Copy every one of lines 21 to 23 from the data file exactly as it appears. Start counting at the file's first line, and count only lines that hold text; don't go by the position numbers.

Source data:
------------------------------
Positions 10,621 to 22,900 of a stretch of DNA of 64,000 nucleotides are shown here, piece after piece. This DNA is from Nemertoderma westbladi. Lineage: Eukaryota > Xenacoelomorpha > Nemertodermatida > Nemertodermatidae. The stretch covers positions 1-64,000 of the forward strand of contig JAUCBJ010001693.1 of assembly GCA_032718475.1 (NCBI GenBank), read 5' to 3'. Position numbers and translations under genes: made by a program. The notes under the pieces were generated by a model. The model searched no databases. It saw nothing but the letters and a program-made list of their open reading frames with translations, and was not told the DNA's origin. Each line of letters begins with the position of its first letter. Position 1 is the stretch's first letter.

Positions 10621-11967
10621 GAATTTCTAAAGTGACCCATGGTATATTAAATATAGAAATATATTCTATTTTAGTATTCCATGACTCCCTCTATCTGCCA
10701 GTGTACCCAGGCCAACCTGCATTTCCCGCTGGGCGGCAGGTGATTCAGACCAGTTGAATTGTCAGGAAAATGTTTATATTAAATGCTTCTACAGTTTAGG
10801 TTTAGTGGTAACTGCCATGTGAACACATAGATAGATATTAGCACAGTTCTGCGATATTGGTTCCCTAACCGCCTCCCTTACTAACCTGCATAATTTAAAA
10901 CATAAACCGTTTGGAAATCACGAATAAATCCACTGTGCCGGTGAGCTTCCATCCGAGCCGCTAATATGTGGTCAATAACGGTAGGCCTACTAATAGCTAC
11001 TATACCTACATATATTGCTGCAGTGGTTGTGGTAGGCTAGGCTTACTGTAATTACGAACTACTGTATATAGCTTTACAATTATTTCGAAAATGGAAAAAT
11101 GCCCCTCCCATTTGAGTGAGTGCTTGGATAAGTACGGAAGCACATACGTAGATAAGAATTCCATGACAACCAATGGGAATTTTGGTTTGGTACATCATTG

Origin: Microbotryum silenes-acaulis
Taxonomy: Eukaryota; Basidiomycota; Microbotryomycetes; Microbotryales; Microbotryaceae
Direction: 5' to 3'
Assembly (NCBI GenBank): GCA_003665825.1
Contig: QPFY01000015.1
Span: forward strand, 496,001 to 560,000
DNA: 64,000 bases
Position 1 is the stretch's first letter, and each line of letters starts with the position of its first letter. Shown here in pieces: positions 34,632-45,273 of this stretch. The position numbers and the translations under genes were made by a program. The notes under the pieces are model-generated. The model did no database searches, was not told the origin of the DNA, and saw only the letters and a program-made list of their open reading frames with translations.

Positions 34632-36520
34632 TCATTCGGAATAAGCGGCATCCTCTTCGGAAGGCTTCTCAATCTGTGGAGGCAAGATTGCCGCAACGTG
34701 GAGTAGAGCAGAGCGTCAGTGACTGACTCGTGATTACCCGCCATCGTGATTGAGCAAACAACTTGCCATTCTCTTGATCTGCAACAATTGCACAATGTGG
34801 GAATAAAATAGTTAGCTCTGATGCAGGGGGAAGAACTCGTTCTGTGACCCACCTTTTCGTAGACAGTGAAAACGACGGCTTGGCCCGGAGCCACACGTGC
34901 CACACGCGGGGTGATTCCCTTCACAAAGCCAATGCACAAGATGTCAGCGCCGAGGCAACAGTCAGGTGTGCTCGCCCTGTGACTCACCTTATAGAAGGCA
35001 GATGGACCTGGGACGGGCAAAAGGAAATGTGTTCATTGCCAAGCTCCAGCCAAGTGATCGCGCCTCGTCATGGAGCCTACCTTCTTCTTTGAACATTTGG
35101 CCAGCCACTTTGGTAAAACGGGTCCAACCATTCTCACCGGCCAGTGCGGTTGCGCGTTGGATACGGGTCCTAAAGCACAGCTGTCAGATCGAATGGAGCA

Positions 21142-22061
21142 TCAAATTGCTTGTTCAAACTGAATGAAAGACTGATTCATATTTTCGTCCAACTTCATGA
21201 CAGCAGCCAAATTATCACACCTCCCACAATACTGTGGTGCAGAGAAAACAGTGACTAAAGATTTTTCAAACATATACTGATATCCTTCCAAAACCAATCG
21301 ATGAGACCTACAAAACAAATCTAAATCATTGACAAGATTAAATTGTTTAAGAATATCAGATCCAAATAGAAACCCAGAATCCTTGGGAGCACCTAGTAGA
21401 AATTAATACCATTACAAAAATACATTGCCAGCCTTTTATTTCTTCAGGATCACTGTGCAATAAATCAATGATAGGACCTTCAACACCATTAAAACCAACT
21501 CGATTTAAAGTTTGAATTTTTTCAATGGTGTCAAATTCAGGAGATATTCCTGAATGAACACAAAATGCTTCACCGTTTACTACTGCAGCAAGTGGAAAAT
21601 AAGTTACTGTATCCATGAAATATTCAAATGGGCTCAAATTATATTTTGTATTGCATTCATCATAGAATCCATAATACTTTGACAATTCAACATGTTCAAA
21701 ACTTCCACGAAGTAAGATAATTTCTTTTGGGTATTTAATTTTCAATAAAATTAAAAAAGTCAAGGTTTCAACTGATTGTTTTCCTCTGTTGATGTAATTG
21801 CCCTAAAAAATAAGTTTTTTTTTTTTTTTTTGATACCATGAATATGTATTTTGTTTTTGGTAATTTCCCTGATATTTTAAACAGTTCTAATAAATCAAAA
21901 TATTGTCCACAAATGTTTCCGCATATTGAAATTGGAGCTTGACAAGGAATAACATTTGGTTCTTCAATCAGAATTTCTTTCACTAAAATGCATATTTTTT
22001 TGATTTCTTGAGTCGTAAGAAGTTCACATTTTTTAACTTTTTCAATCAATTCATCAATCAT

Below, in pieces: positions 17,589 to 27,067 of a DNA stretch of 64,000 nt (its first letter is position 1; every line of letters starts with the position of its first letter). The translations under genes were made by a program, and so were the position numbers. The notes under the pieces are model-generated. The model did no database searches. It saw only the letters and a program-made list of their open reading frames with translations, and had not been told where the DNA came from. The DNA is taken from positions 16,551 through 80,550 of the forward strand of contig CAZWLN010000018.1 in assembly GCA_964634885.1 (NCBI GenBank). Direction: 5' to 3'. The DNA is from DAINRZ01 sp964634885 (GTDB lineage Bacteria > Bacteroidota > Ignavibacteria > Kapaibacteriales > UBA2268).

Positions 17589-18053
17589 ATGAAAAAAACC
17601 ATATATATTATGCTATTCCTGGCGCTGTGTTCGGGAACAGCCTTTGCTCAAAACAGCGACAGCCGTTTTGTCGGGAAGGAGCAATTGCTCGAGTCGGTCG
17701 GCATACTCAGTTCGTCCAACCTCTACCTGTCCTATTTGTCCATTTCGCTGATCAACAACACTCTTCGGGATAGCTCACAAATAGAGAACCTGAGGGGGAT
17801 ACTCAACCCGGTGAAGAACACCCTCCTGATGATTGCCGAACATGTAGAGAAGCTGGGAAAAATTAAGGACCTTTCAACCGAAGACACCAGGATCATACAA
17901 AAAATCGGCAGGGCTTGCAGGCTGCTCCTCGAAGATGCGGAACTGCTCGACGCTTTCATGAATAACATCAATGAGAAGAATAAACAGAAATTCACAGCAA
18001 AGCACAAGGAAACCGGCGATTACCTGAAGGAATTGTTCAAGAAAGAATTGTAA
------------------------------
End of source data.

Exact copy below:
34901 CACACGCGGGGTGATTCCCTTCACAAAGCCAATGCACAAGATGTCAGCGCCGAGGCAACAGTCAGGTGTGCTCGCCCTGTGACTCACCTTATAGAAGGCA
35001 GATGGACCTGGGACGGGCAAAAGGAAATGTGTTCATTGCCAAGCTCCAGCCAAGTGATCGCGCCTCGTCATGGAGCCTACCTTCTTCTTTGAACATTTGG
35101 CCAGCCACTTTGGTAAAACGGGTCCAACCATTCTCACCGGCCAGTGCGGTTGCGCGTTGGATACGGGTCCTAAAGCACAGCTGTCAGATCGAATGGAGCA